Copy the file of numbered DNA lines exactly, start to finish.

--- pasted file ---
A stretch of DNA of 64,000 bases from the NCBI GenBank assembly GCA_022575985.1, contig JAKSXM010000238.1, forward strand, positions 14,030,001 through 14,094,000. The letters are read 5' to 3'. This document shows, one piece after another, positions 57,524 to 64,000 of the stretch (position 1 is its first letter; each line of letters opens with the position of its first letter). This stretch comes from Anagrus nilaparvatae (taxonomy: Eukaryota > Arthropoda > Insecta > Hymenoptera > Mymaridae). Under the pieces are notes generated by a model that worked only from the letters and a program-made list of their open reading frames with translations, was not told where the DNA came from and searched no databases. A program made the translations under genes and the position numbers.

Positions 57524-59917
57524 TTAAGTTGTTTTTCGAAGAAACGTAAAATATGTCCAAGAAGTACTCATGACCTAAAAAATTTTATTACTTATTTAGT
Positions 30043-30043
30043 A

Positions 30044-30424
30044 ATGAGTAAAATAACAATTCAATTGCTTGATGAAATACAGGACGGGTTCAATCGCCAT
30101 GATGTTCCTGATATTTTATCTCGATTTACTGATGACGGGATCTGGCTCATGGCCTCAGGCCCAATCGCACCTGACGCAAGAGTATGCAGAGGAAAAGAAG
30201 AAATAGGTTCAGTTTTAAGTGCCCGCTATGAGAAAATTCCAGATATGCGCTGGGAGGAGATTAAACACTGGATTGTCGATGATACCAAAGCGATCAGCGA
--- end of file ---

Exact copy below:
A stretch of DNA of 64,000 bases from the NCBI GenBank assembly GCA_022575985.1, contig JAKSXM010000238.1, forward strand, positions 14,030,001 through 14,094,000. The letters are read 5' to 3'. This document shows, one piece after another, positions 57,524 to 64,000 of the stretch (position 1 is its first letter; each line of letters opens with the position of its first letter). This stretch comes from Anagrus nilaparvatae (taxonomy: Eukaryota > Arthropoda > Insecta > Hymenoptera > Mymaridae). Under the pieces are notes generated by a model that worked only from the letters and a program-made list of their open reading frames with translations, was not told where the DNA came from and searched no databases. A program made the translations under genes and the position numbers.

Positions 57524-59917
57524 TTAAGTTGTTTTTCGAAGAAACGTAAAATATGTCCAAGAAGTACTCATGACCTAAAAAATTTTATTACTTATTTAGT
Positions 30043-30043
30043 A

Positions 30044-30424
30044 ATGAGTAAAATAACAATTCAATTGCTTGATGAAATACAGGACGGGTTCAATCGCCAT
30101 GATGTTCCTGATATTTTATCTCGATTTACTGATGACGGGATCTGGCTCATGGCCTCAGGCCCAATCGCACCTGACGCAAGAGTATGCAGAGGAAAAGAAG
30201 AAATAGGTTCAGTTTTAAGTGCCCGCTATGAGAAAATTCCAGATATGCGCTGGGAGGAGATTAAACACTGGATTGTCGATGATACCAAAGCGATCAGCGA